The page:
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By Debbie le Quesne

Intermediate care – please light the touch paper

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Caring Times Editor Geoff Hodgson recently blogged about the value of intermediate care – an election firework, I suspect, that’s not yet seen a box of matches.

He writes: “Several years ago I visited a privately-run rehabilitation centre in Germany. The clientele was varied – a lot of older people recovering from strokes and hip operations, middle-aged people getting over their bypass surgery and young motorcyclists and skiers with an assortment of fractures, all tended by a small army of specialist physios, OTs and highly trained care workers.”

He was left in no doubt that this model works, one official telling him: “We get people back home or back to work very quickly.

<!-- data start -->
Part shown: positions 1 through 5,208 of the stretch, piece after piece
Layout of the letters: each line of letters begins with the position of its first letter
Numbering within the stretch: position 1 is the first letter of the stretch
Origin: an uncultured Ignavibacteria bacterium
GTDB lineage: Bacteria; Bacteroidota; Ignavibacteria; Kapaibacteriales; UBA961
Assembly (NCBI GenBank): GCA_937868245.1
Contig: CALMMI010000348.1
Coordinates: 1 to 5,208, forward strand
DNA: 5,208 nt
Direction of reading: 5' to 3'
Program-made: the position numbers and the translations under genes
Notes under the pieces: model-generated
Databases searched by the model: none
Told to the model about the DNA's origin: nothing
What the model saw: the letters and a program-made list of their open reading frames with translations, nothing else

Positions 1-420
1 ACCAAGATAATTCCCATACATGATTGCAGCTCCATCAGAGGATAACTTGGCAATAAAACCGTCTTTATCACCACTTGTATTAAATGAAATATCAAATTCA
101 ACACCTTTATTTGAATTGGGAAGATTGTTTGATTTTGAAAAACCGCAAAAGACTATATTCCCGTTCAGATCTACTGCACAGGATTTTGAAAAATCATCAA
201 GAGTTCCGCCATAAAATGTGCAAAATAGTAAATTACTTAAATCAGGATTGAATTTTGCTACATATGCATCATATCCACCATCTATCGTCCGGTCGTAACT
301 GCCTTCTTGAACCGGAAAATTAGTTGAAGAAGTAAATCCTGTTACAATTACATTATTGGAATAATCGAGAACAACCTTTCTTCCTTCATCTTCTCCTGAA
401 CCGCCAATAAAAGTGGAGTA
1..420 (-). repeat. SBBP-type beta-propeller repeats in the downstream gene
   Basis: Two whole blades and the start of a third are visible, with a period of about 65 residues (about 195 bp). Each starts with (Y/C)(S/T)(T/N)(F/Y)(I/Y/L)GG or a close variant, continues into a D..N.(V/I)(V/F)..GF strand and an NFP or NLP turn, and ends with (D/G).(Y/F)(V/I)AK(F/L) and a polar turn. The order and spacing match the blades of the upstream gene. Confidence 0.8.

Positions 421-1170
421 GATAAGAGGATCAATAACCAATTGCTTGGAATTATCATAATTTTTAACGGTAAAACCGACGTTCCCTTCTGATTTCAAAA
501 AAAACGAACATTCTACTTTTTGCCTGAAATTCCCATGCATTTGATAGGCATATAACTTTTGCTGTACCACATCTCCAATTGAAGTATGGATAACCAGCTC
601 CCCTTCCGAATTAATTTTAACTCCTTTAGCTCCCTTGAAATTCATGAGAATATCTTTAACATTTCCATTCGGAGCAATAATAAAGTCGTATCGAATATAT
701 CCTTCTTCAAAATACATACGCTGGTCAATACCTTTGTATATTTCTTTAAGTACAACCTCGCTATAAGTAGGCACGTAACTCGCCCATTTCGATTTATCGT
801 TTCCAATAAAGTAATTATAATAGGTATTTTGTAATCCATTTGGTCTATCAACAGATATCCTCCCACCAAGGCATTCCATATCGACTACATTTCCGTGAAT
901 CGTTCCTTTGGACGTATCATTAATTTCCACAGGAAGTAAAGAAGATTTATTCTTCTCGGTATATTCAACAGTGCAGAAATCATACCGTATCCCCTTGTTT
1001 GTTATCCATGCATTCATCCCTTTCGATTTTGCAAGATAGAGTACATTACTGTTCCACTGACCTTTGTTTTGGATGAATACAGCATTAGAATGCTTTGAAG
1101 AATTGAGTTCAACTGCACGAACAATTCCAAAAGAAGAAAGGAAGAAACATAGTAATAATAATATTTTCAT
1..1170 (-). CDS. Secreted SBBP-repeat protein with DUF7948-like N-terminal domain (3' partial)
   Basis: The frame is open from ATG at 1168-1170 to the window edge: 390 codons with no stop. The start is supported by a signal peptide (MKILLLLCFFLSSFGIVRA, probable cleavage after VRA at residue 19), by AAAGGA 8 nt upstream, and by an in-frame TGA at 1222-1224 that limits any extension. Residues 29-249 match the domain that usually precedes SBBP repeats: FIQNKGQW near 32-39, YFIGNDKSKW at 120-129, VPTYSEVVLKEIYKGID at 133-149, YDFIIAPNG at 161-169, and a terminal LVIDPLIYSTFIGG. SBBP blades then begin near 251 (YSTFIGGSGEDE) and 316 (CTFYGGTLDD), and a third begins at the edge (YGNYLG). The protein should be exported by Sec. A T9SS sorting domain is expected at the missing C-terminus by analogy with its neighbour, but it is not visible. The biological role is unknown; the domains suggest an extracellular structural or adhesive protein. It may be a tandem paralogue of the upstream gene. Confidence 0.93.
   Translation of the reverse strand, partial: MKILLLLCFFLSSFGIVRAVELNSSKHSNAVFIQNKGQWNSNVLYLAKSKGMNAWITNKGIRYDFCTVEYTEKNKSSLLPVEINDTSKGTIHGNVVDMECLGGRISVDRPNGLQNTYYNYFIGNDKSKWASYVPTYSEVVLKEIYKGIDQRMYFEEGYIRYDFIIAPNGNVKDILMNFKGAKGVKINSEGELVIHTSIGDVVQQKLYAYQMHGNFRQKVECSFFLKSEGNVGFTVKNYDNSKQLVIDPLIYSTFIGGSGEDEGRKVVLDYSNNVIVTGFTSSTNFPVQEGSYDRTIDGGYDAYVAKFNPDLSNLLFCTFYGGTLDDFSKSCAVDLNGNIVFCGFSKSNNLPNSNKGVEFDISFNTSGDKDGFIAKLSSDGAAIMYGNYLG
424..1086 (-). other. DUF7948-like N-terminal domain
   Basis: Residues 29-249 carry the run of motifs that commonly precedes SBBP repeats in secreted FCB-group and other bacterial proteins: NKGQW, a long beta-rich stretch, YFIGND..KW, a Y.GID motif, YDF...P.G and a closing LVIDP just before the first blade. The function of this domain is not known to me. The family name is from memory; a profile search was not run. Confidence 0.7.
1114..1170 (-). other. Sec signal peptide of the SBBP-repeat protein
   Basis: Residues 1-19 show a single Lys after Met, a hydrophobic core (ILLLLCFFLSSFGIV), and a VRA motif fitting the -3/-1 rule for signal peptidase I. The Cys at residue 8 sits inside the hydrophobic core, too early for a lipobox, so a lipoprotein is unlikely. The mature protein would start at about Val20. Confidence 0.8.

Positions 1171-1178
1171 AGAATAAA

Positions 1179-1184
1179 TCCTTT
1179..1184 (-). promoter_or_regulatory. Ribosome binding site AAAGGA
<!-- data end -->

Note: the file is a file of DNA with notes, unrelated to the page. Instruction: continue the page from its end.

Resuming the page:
“The intensive rehabilitation we deliver means we maximise the benefit of the hospital treatment they have had, reducing the risk of complications and greatly minimising readmission to hospital.”

This is a model that, according to Geoff’s German health service people, wins financial support from the state because it had proved its worth both economically and in terms of clinical outcomes. Sensible!

I recall, like Geoff, that a decade or so ago ‘intermediate care’ was a buzzword. It seems to be on the back burner now, though any politician with an eye to getting publicity may want to resurrect the concept. As Geoff points out “whatever the outcome of the General Election, it is to be hoped that ministers will start banging some heads together. Health and social care integration remains a dream. A commitment to intermediate care would go a long way towards making it a reality.” Well said.

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